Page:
In 2016, a national daily reported on the backlash against the management of a public school in Mewat which had held a function to highlight the significance of Eid. So, anti-Muslim propaganda had crept in due to ignorance of the region, and it has also grown in response to such self-imposed ignorance.
A report published in The Tribune on May 11, 2022 said that government schools in Nuh had not received their free textbooks for two years. Primary students faced the worst, as, given the no-detention policy, they were promoted to the next class though they could barely read or write.
An editorial published in The Tribune on August 24, 2012 highlighted the reasons for Mewat’s poor performance on polio vaccination—It had a 40% immunisation rate, the lowest in India, against the 65% national rate and 60% in the rest of Haryana. The editorial said, “A region backwards in all respects cannot prove to be an exception in matters of health care.” It also said that Mewat, with a population of about 15 lakh Meo Muslims, had just one boys’ college and none for girls. Almost all girls in the region are married by 15, and the female literacy rate is 10-15%, the country’s lowest.
In 2022, I went to Mewat twice. Once, to respond to appeals for warm clothing during the winter for its poorest residents, whose children were falling ill in the severe chill. Then, in spring, I was in Nuh for the inauguration of a new jail. Before the ceremony, a click-bait headline of a news report in the same English daily caught my attention: “Nuh villagers celebrate new jail, read on to know why”. Apparently, the jail was a long-standing demand of Nuh residents, some of whom distributed sweets over its inauguration.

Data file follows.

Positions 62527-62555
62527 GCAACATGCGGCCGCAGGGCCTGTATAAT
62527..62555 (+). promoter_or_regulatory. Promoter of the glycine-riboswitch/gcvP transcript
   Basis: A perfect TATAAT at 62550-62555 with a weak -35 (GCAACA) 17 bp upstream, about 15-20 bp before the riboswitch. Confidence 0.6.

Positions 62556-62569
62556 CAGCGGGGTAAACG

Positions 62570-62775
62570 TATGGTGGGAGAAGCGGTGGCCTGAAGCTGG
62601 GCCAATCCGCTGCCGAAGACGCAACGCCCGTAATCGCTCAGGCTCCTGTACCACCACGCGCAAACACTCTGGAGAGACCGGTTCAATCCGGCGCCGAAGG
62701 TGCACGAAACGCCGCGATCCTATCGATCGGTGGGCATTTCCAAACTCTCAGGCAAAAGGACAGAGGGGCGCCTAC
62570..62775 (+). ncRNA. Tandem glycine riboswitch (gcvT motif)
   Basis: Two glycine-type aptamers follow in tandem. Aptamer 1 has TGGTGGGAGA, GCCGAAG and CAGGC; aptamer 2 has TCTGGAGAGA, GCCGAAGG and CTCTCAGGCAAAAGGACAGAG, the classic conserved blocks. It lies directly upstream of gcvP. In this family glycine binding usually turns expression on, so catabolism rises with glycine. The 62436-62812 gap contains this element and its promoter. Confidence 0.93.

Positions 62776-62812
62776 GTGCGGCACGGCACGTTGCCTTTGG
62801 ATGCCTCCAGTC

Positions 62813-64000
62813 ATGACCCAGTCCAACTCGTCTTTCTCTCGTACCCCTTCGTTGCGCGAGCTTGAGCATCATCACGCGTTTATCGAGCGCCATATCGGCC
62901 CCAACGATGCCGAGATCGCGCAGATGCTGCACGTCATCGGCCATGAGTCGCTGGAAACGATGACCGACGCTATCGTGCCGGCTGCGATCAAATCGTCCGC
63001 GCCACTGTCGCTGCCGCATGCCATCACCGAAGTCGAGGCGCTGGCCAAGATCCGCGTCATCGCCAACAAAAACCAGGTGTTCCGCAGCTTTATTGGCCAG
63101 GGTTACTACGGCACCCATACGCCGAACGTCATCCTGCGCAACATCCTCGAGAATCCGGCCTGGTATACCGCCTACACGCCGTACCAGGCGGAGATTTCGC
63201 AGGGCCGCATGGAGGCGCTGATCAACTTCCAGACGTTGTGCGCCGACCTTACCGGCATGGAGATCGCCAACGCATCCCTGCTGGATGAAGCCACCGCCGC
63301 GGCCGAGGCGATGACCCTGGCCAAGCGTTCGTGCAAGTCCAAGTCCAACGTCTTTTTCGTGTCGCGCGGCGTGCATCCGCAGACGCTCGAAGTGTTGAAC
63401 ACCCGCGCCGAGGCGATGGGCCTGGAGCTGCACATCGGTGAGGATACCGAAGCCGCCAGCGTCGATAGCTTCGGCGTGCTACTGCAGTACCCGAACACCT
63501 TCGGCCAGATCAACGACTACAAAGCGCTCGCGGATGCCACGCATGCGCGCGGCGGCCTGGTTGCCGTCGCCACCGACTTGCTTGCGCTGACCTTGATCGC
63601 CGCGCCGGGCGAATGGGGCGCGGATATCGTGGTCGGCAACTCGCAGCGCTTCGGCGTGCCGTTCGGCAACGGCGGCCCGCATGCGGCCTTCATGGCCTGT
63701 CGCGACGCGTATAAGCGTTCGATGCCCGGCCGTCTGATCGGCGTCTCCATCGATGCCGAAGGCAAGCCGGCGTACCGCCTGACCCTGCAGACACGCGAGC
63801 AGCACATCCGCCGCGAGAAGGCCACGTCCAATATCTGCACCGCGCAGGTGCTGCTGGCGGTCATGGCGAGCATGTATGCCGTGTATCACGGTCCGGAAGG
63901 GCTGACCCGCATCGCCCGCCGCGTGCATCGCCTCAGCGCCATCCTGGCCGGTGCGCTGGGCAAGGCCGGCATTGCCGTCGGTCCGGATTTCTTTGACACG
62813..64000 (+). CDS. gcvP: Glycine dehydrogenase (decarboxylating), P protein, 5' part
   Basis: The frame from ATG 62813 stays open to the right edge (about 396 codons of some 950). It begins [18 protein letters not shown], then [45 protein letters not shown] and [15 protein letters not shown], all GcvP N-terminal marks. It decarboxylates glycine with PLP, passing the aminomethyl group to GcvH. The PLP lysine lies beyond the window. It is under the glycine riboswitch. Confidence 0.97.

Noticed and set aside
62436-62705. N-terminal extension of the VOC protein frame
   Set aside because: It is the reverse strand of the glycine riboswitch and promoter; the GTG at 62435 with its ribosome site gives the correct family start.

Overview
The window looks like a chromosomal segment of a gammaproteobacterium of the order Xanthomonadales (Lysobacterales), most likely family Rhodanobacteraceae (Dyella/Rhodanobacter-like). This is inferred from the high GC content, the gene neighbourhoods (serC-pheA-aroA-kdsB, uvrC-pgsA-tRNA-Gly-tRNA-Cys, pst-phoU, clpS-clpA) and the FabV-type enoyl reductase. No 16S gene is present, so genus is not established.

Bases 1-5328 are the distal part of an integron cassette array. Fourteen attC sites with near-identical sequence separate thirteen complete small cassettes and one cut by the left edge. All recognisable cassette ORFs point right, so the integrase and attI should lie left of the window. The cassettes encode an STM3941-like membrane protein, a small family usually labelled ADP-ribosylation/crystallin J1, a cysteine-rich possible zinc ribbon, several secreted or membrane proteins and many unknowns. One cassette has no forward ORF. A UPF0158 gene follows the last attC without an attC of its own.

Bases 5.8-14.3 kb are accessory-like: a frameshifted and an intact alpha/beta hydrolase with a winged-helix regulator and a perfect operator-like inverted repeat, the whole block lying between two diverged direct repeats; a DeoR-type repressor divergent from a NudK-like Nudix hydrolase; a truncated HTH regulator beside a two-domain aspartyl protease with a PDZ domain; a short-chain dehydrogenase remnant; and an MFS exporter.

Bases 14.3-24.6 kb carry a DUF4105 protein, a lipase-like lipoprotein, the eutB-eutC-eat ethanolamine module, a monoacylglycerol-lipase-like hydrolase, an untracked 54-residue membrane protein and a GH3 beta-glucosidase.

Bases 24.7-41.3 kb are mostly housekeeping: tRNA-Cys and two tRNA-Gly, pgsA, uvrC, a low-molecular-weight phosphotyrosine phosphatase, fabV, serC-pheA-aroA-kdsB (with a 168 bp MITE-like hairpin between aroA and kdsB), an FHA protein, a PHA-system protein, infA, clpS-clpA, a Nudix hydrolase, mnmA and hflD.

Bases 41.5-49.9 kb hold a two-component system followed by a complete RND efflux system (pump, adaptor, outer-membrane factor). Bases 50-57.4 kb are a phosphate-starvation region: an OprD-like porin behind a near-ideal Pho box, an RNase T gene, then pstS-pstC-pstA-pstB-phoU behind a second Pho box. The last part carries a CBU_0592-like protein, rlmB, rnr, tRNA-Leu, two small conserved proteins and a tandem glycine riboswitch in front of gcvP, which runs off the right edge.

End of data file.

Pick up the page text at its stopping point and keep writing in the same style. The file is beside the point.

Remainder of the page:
It was a boon for locals because around 40% of the inmates in the Faridabad and Bhondsi jails in Haryana were from Nuh. Their families could not afford to visit them in these far-off prisons. “The new jail will be nearer, and we can now easily meet our children,” a resident of Jamalgarh says in the report.
What will it take for the state government to draw the connection between poverty and crime—a tendency reflected across the country?
In the 90s, I met Meos upset by the propaganda unleashed against them that they don’t bathe. Locals told me, “We want to bathe ten times daily, but where is the water? The region does not have even one canal.”
Agricultural output in Mewat is also affected by poor water quality. Their one source of livelihood—raising cattle—has been severely affected by goons attacking them in the name of saving cows. Most Meo families are hit by unemployment like never before. This author has seen families so poor they no longer mark Eid with a traditional goat sacrifice—only watery kheer.
It is obvious the Meo want to improve their lives but are helpless against life and fate. The young want to leave the traditional setup and venture out, but financial hurdles, social insecurities and a lack of role models stand in their way.
Only the odd activist, NGO or academic strays into this region, thanks to the hate directed towards Mewat and its people. Myths and misinformation about them have widened the gap. When two young Meos were killed a couple of years ago, Prof VK Tripathi, a Delhi-based academic activist, visited their families and helped raise funds for the survivors. Activists of Khudai Khidmatgar also go to Nuh and Mewat. When I last heard from them, they were gathering books for a library in a village school. These activists follow the philosophy of Mahatma Gandhi and Frontier Gandhi, Khan Abdul Ghaffar Khan, to reach out to our disadvantaged fellow citizens. That is what Mewat needs.
The Meo gave their lives when the country most needed it—India cannot deprive them of that.
The author is an independent journalist. The views are personal.